Their first salute denoted man’s birth to truth. It represented his complete conception of the existence of God as creator and his own state as part of the creation. The second expressed the rapture of man witnessing the splendour of creation, in front of God’s greatness and omnipotence. The third salute was the dissolution of the rapture into love and thereby the sacrifices of mind to love. It is the complete submission, annihilation of the self in the loved one to achieve perfect unity. This state, which is known as Nirvana in Hinduism, is called Fenafillah in Islam. The aim of Sema is not loss of conscious thought, but self’s realization by submission to God. The fourth salute was for the Prophet, depicting his ascension to the throne, his return to Earth to fulfill a task and his ascent again.

The penultimate phase of the Sema ceremony included reading of some verses from the Quran, especially Sura baker 2, Verse 115 – “Onto God belong East and West, and wherever you turn, there is God countenance. He is all embracing, all knowing.”

While whirling, they held their right arm up showing readiness to receive God’s beneficence. The left arm was directed towards the earth. Their turns from right to left indicated God’s act of watching over humans. And the revolution around the symbolic heart illustrated their all embracing love.

The entire programme ended with a prayer for peace for all the Prophets and believers. Normally when the ceremony is over, all the dervishes become completely silent and reenter into their caves for meditation.

The remarkable thing about the entire presentation was the ambience. To watch a show like this in an underground cave was a unique experience.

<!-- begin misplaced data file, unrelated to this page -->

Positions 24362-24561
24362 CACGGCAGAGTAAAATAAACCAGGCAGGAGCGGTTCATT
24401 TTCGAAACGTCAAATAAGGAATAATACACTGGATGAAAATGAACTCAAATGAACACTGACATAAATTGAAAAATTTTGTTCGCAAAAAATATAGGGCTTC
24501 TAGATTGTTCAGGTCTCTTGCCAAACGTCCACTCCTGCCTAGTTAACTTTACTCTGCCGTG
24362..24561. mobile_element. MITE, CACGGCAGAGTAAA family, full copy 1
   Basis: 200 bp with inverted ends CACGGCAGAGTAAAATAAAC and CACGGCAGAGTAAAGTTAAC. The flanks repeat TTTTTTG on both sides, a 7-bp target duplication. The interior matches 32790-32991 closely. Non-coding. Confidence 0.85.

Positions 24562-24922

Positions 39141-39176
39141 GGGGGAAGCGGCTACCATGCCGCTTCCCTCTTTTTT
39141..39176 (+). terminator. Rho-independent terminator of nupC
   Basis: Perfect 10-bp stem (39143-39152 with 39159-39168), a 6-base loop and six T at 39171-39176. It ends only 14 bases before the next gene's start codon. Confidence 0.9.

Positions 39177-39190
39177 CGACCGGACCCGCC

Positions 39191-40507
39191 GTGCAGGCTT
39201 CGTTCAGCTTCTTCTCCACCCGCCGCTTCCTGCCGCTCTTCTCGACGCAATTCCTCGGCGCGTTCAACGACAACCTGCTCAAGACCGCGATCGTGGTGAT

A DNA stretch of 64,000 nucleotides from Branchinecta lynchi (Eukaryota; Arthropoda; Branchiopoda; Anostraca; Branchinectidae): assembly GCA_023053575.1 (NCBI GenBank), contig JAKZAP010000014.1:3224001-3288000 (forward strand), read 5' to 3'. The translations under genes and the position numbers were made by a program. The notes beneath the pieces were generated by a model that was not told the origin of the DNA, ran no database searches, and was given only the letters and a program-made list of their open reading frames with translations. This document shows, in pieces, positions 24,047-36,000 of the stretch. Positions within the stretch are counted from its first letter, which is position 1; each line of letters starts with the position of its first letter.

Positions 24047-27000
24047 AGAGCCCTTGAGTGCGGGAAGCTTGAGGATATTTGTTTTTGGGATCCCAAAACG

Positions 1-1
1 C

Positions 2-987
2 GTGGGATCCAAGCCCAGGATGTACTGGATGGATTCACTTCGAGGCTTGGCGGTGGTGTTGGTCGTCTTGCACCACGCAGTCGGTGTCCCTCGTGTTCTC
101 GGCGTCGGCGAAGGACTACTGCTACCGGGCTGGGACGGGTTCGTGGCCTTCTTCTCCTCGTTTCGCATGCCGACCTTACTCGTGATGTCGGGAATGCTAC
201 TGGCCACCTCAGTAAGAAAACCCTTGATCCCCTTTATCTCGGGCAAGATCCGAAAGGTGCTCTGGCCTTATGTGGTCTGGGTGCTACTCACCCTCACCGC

The songs of the dervishes were full of piety and their dance movements were graceful and fluid. The astounding aspect was the expression on their faces, while they slowly swiveled in circles repeatedly. Very clearly, some of them seemed to be in a trance. But sure enough, at the right points, they would break out from their hypnotic circulation and move to the next series of actions.

While most in the audience, including myself, were carrying cameras, the sanctity in the progression was such that nobody clicked any photographs.

Following the end of the show and exit of dervishes, the audience realized that they had missed freezing these moments for their albums and there were calls to invite back the Semazen for a photo session. The dervishes obliged and we all snapped happily away.

It must be said that the entire episode was thoroughly enjoyable. Though I would also have to confess I did not feel transferred, even momentarily, to some heavenly realm because of the spiritual magnetism of the ritual.

Nirvana is the motive of the dervishes, but nothing comes for free these days. To attend the dervish ceremony that lasts about 50 minutes, one has to shell out Euro 35 per head. But yes, you get a free welcome drink. There are other variants of the show also available. For a hundred plus Euros, you could see the dervishes dancing and enjoy a Turkish dinner alongside, complete with kebabs, mezes and Turkish delights. Now, that’s what you call commercialization at its best!

First Published: Saturday, September 18, 2010, 11:02


(The views expressed by the author are personal)